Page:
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14 million tons of carbon annually could reduce the PAL™ projects

12/10/2021

Transportation is responsible for 49% of CO2 emissions on earth.  COP 25 estimated that the carbon footprint of transportation related to tourism and recreational travel will increase from 1.59GT a 1.99GT, between 2016 to 2030.

In fact, trips to natural beaches generate about 35 million CO2 tons per year, mainly from car and plane rides. However, this could change with Public Access Lagoons™ projects, also known as PAL™ projects, as they would reduce the carbon footprint.

With PAL™ projects, city dwellers can access the beach walking, biking, through public transportation, or by driving to the urban beach entertainment complex instead of having to take a plane to reach a distant natural beach destination.

Thus, the estimated 484 PAL™ projects worldwide would each receive at least 800,000 visitors annually, and would decrease by around 50% the visits to natural beaches, resulting in hundreds of millions of fewer trips, with a considerable reduction in carbon footprint, which is much more than any other known technologies is currently achieving.

So, bringing the beach lifestyle to the city through PAL™ developments the total carbon footprint can be reduced by more than 40%, nearly 14 million tons of CO2, just reducing transportation to beaches and focused on people going to PAL™ developments in the middle of cities.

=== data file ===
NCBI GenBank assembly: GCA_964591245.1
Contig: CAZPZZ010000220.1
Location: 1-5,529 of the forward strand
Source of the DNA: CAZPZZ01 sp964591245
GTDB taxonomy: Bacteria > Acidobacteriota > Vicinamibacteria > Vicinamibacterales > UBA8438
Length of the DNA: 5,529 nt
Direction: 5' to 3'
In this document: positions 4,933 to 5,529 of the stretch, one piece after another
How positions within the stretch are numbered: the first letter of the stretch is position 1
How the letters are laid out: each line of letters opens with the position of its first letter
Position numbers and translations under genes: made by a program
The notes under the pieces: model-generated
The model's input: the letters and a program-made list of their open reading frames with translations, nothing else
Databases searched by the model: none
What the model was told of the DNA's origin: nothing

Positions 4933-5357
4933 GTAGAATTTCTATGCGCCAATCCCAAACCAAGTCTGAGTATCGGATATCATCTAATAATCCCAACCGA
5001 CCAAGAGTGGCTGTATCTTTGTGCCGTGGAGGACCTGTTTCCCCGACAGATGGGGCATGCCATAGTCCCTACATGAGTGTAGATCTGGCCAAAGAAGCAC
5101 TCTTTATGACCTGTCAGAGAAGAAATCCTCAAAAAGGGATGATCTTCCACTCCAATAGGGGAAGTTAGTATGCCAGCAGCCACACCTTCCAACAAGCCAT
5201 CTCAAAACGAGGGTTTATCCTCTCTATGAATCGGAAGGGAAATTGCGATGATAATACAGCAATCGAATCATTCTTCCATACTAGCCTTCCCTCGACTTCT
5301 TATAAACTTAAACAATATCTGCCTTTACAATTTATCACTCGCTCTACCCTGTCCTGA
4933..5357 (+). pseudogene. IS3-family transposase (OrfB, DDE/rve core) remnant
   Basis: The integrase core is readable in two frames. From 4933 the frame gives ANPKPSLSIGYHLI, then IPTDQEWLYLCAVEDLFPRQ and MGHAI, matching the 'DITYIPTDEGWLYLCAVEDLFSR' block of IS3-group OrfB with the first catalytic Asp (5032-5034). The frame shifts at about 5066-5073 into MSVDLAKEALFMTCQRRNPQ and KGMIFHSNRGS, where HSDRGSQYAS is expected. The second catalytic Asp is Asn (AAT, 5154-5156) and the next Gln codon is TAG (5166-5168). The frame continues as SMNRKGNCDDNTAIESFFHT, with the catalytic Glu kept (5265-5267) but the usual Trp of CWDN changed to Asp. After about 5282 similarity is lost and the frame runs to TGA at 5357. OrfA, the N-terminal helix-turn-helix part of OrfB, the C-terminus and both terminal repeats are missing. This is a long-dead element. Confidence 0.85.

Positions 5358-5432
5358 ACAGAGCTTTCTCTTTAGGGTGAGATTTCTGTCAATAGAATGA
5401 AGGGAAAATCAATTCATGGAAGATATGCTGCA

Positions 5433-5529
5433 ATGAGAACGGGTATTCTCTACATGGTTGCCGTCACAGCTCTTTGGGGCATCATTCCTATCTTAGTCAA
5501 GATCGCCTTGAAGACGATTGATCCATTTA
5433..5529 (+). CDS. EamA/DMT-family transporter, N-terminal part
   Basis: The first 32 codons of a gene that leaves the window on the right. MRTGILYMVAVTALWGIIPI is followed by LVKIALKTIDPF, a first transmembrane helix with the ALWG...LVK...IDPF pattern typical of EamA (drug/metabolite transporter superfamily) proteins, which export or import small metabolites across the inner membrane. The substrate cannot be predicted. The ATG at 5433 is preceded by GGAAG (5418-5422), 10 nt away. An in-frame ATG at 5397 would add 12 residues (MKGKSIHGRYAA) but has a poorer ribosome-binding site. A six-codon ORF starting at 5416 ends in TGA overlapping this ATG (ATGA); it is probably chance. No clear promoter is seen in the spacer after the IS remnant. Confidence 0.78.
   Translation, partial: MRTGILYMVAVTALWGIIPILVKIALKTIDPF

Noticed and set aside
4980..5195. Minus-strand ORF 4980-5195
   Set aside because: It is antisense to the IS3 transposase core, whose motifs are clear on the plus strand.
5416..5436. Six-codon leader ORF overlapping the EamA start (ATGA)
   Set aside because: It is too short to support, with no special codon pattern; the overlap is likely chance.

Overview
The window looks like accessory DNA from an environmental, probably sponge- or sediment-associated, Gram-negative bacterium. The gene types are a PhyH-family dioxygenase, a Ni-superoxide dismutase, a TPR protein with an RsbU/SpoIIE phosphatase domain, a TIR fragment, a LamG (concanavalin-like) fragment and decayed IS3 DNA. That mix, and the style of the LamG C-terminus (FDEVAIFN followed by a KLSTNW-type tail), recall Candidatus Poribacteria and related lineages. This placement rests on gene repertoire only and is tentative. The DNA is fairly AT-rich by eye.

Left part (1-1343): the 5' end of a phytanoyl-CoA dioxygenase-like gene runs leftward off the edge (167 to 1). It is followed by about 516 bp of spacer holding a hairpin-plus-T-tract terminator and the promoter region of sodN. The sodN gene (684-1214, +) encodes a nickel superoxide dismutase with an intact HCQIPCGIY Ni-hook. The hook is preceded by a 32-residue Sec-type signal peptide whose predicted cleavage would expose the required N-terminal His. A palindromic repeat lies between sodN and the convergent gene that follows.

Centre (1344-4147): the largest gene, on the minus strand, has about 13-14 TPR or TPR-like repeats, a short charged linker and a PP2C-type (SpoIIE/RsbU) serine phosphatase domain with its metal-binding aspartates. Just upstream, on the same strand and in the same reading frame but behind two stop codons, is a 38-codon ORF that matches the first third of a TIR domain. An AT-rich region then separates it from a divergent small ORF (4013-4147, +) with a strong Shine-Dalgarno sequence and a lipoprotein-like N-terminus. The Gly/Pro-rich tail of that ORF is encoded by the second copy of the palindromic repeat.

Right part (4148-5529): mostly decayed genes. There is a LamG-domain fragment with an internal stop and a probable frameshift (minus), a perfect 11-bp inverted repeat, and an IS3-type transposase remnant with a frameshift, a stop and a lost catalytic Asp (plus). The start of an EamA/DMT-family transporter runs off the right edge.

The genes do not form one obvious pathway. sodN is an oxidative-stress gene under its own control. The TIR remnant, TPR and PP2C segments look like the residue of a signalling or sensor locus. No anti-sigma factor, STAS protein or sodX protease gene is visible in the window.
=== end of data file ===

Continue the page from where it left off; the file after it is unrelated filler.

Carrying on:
PAL™ lagoons are changing the lives of millions of people living in urban settings by bringing a portion of the ocean to their doorstep, similar to what happened 200 years ago when urban parks were created. Today, most cities around the world consider parks and green areas a part of their configuration. The same phenomenon is happening with Public Access Lagoons™ developments. People will no longer have to travel to the ocean; they will find it a few steps away.

One of the main characteristics of Crystal Lagoons technology is its sustainability and not only because it reduces the carbon footprint. This innovation allows crystalline lagoons of unlimited sizes to be built and maintained at very low costs globally by having low water consumption and using a minimum amount of additives and energy.

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